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Bar top coin inlay

As discussed in a previous post, my plan is to have a bunch of coins and badges that I have collected over the years inlayed into the prevention peak. first job was to lay out the coins and badges in approximately the side that I wanted them to be .
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From there I could work out the space required to get them courteous and symmetrical, and then mark the accurate center points to drill out the holes to inlay the coins into .

Before taking to the actual bar top and risking making a err, I trialled inlaying the coins into a rubbish musical composition of the same Jarrah that I used for the banish top. Complicating matters slightly was the fact that the coins where all slenderly different diameters and thicknesses. My goal was to minimise the gap around the external of the coins, so I drilled a bunch of unlike holes in the test slice of forest, using unlike diameter Forstner bits. From there I could test burst each individual coin and study out the best sized hole to minimise gaps .
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I found that the real magic trick with drilling the holes was to ensure that I kept the drill snatch absolutely perpendicular to the forest. I initially struggled to do this, and found that I had a inclination to put more pressure on the wield english of the drill, leading to uneven depth holes, and therefore the mint sitting at an angle. The trick to overcome this problem was to only drill a few millimetres at a time and then check the hole to see if it was even, and compensate accordingly if required. To get the depth right, I would besides regularly test fit the coin into the hole as I went and then keep drilling modest amounts until a depth where the coin fit flush with the forest. When I was fairly confident that I could get it correct, I took to the bar top and started inlaying the coins .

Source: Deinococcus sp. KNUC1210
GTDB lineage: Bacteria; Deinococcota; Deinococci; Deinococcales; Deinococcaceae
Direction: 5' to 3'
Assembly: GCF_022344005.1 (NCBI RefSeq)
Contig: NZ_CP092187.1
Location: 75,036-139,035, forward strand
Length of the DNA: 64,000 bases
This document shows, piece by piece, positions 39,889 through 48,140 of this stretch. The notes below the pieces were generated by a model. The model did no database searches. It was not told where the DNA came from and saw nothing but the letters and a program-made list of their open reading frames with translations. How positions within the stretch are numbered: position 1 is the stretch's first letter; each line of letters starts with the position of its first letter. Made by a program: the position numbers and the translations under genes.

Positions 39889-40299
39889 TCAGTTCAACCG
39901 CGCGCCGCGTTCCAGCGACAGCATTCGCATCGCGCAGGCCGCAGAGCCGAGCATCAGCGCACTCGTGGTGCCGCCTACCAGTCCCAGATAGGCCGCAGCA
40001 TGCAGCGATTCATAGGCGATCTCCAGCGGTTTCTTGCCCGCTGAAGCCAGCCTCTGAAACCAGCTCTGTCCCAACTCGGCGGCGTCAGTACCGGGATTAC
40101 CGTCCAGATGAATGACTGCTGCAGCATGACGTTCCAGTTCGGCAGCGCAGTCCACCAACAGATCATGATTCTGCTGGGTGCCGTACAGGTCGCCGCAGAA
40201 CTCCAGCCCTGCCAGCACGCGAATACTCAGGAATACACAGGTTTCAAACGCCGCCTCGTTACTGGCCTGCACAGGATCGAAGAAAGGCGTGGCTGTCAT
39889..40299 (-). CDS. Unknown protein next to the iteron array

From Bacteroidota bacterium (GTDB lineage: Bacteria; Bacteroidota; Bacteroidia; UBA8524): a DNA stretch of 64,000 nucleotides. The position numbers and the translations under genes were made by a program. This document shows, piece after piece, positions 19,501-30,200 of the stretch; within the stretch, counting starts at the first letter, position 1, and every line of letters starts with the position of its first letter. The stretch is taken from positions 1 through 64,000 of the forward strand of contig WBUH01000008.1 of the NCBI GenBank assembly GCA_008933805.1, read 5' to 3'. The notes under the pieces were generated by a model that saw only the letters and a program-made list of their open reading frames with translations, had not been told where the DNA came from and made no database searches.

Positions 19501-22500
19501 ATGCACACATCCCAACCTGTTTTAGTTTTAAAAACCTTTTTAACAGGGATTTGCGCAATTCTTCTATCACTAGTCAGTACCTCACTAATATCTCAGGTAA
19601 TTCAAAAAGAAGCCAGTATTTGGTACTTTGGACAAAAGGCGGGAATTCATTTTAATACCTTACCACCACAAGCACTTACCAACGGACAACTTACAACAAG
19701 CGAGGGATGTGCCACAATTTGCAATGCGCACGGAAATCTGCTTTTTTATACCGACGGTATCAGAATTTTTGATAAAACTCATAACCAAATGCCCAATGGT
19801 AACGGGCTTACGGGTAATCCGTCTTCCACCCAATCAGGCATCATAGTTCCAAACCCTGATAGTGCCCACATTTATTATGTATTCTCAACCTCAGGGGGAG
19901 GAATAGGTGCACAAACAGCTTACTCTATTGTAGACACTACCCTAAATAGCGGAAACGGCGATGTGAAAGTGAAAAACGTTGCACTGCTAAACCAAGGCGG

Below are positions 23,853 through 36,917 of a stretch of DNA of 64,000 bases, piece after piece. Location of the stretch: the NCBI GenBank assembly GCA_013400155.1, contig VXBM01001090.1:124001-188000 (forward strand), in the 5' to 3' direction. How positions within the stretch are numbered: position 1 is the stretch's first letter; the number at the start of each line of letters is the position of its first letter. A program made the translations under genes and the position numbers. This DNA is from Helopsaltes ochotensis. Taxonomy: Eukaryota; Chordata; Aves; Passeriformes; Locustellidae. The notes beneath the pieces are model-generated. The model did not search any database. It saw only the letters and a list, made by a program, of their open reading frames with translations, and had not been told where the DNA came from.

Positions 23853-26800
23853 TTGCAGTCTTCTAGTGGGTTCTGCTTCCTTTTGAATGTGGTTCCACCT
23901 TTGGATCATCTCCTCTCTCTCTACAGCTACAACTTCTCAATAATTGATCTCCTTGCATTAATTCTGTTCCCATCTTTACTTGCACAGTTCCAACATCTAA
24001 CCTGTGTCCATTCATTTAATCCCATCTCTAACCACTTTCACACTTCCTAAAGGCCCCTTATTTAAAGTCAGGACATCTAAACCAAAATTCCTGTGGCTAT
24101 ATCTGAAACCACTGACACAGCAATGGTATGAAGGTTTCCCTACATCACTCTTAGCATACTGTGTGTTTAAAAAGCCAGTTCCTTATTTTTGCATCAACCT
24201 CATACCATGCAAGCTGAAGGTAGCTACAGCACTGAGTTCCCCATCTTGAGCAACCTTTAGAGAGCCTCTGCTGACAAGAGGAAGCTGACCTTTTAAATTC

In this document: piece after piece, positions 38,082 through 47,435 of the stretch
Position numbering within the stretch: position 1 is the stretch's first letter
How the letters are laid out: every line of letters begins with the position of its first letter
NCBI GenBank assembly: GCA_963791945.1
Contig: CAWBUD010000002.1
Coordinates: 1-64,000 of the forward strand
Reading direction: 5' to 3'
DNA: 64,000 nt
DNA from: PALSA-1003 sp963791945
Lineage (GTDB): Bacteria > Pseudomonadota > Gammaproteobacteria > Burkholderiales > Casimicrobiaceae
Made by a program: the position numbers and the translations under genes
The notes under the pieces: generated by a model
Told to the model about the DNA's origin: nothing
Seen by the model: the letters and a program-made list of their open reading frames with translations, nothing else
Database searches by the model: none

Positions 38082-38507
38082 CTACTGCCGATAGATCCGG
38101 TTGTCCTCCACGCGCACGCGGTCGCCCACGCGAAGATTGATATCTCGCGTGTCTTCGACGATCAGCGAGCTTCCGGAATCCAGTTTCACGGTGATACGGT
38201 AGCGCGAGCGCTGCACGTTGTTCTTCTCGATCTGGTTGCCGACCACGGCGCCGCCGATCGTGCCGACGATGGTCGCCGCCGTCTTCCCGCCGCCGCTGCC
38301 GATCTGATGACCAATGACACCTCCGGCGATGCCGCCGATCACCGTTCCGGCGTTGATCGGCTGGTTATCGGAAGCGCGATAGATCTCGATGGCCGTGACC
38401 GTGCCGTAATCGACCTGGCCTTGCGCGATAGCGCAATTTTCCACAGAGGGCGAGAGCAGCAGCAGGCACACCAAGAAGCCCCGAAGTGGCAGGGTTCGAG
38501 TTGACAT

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I surely didn ’ triiodothyronine get all the holes perfect, but as I will be covering the bar top with lacquer, my plan will be to glue the coins in their holes, and this will give me the probability to adjust their angles slenderly in the holes that I have drilled unevenly .
once the first base slab was done, I just repeated the serve for the moment slab .
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I found that I was much better at drill accurate holes for the second slab, having had the feel of doing the beginning. The second gear slab is the one that goes down the side of my prevention, and I anticipate will generally be less used than the first slab. With hindsight, I should have done the slab in the opposite order, so I got the best resultant role on the more visible slab. That said, they both came out reasonably well, and surely good enough for a man cave stripe !
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As seen in the beginning pictures of this mail, the center row of coins and badges that I plan to inlay into the bar crown, are all irregular shapes and curious sizes. These are ones that I can ’ t merely inlay using a Forstner bit, and I will have to give a bit more think to. The plan is to use a router for the larger ones, and a Dremel in a frame for the smaller, more intricate badges. I anticipate that I will need to make up a few templates as I go, and once again I will be doing test runs on rubbish wood before I crack into the bar top .
Cheers for looking, dan .

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